Car owners know they should keep their vehicles in good operating condition, but often they do not know where to turn for dependable service or what to look for in a repair shop.
Some choose a repair shop based solely on its convenient location or an advertised special. Not the best move, according to officials with the nonprofit National Institute for Automotive Service Excellence, also known as ASE. “Look for the ASE sign,” says Tony Molla, vice president of communications at ASE. “It indicates the repair shop employs one or more ASE-certified technicians.” Molla emphasizes that finding a competent auto technician need not be a matter of chance. Much of the guesswork has been eliminated, thanks to a national program conducted by ASE: “Qualified technicians are the backbone of any repair establishment,” he adds.
ASE tests and certifies automotive professionals in all major technical areas of repair and service. With more than 300,000 currently certified professionals, the ASE program is national in scope and has industry-wide acceptance and recognition. ASE-certified technicians and parts specialists can be found at every type of repair facility, from dealerships, service stations, and franchises to parts stores, independent garages, and even municipal fleet yards.
Certification Benefits Motorists
ASE certifies the technical competence of individual technicians, not repair facilities where they work. Before taking ASE certification tests, many technicians attend training classes or study on their own in order to update their knowledge. By passing difficult, national tests, ASE-certified technicians prove their technical competence not only to themselves, but to their employers and their customers. ASE does not certify repair shops or monitor individual business practices, but it stands to reason that those shop owners and managers who support their employees' efforts to become ASE-certified often will be just as proactively involved in the other aspects of their businesses as well, says Molla.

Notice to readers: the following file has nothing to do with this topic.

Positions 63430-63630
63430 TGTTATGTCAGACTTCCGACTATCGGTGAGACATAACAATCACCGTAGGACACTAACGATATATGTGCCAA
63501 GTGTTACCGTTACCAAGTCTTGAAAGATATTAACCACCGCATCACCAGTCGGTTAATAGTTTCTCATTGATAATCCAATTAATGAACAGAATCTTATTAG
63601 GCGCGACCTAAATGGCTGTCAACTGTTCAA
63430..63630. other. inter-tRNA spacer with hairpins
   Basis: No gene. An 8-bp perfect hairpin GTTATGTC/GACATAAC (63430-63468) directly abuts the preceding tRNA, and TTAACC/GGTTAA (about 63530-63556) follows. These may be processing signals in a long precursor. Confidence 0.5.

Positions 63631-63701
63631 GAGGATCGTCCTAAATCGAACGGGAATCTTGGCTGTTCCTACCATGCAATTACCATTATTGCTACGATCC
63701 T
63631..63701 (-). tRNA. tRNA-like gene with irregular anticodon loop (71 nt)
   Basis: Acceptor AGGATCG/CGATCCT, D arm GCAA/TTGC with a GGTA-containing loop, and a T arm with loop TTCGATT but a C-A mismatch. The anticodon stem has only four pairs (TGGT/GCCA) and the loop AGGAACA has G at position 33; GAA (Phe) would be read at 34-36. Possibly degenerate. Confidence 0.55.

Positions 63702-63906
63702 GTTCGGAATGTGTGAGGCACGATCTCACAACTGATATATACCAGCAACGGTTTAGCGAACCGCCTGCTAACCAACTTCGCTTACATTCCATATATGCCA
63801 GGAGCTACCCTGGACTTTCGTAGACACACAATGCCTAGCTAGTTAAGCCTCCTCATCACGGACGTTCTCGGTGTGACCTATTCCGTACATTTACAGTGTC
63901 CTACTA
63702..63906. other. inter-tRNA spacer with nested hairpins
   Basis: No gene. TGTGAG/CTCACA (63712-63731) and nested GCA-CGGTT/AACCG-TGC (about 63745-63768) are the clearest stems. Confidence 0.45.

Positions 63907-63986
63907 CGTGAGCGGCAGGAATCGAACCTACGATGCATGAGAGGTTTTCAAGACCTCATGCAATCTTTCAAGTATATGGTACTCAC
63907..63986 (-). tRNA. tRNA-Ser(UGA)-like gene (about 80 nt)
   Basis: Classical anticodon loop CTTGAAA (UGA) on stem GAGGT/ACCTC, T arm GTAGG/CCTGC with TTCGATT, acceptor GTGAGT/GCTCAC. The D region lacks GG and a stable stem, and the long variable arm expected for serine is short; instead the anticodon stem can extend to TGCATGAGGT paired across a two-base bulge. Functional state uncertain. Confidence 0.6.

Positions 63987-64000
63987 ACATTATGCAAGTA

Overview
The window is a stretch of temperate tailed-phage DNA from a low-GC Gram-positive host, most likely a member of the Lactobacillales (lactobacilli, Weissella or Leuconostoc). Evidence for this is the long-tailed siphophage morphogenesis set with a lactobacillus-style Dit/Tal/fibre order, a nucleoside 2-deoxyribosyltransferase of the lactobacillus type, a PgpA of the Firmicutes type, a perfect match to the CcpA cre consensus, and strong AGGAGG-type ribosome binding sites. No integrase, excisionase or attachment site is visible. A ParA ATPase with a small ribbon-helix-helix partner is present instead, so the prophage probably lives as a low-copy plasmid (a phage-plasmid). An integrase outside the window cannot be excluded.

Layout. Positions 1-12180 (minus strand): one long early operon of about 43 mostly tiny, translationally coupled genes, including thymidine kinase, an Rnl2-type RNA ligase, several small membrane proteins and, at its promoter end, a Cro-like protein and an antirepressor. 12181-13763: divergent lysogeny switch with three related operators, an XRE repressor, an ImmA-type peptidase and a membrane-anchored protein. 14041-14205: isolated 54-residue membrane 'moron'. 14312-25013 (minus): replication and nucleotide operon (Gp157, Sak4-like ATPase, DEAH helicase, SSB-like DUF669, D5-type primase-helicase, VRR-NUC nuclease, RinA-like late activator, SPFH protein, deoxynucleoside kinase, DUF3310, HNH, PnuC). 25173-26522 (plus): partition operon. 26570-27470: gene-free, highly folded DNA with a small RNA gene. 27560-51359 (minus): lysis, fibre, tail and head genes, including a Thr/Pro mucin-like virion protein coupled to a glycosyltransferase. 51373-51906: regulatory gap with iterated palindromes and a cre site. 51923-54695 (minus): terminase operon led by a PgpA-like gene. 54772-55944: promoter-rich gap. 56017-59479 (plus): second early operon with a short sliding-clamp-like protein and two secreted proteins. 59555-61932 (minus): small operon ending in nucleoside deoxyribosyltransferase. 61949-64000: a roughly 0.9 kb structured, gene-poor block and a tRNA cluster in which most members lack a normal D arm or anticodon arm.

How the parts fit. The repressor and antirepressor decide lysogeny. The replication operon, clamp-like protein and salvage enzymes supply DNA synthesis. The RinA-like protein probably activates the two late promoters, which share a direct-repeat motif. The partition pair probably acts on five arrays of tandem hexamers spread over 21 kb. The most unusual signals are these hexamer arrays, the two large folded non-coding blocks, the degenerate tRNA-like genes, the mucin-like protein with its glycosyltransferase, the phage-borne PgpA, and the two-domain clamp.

How Certification Works
ASE certification exams are offered eight months a year across the country in secure, proctored test sites across the U.S. and Canada. The tests are developed by industry experts with oversight from ASE's own in-house pros and are designed to measure on-the-job competency. Technicians who pass at least one exam and fulfill the two-year work experience requirement carry the “ASE-Certified Technician” designation. Those who pass a battery of exams and fulfill the experience requirement earn “Master Technician” status.
There are specialty exams covering all major areas of repair. There are nine tests for auto technicians alone: Engine Repair, Engine Performance, Diesel Engine, Electrical/Electronic Systems, Brakes, Heating and Air Conditioning, Suspension and Steering, Manual Drive Train and Axles, and Automatic Transmissions. There are also exams for collision repair, school bus and transit bus technicians, damage estimators, parts specialists, and others.
ASE certification is not a designation for life, however. All ASE credentials have expiration dates, and ASE requires automotive service professionals to retest every five years to demonstrate a commitment to continuing education and stay abreast of continually changing technologies in order to retain certification.
Finding ASE-Certified Technicians
Repair establishments with at least one ASE technician are permitted to display the blue and white ASE sign and often do outside and inside their facilities. Each ASE professional is issued personalized credentials listing his or her exact area(s) of certification and an appropriate shoulder insignia. Technicians are also issued certificates that employers often post in the customer-service area.
Businesses with a high level of commitment to the ASE program (75 percent of service personnel certified) are entitled to a special "Blue Seal of Excellence" recognition from ASE, with distinctive yellow and blue signage. These elite facilities are among the best in the national. More than 1,500 businesses participate in this growing program.
As with other professionals — physicians come to mind — automotive technicians often specialize. So it's wise to ask the shop owner or service manager for a technician who is certified in the appropriate area, say, brakes, engine repair, or air conditioning.
Vehicle owners can visit the ASE website – www.ase.com – for more information about certified automotive technicians, as well as seasonal car care tips and more.